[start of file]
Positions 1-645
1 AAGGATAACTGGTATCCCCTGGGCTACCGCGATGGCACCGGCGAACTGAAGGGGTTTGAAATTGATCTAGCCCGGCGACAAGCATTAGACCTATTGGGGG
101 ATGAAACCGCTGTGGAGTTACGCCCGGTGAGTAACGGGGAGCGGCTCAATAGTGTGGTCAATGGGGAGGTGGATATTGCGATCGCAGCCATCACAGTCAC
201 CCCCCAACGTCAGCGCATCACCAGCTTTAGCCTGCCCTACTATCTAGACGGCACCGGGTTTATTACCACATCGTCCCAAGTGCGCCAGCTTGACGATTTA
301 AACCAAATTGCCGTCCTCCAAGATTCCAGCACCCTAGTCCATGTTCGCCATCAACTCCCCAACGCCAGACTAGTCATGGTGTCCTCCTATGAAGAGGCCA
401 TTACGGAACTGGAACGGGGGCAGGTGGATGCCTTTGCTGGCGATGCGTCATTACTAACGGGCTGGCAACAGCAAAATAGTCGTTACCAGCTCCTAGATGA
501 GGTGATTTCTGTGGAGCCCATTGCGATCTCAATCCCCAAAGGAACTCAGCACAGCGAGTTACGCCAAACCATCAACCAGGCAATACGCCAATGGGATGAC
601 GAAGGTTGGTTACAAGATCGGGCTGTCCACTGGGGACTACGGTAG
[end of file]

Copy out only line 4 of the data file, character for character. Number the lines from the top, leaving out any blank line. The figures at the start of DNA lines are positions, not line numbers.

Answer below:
201 CCCCCAACGTCAGCGCATCACCAGCTTTAGCCTGCCCTACTATCTAGACGGCACCGGGTTTATTACCACATCGTCCCAAGTGCGCCAGCTTGACGATTTA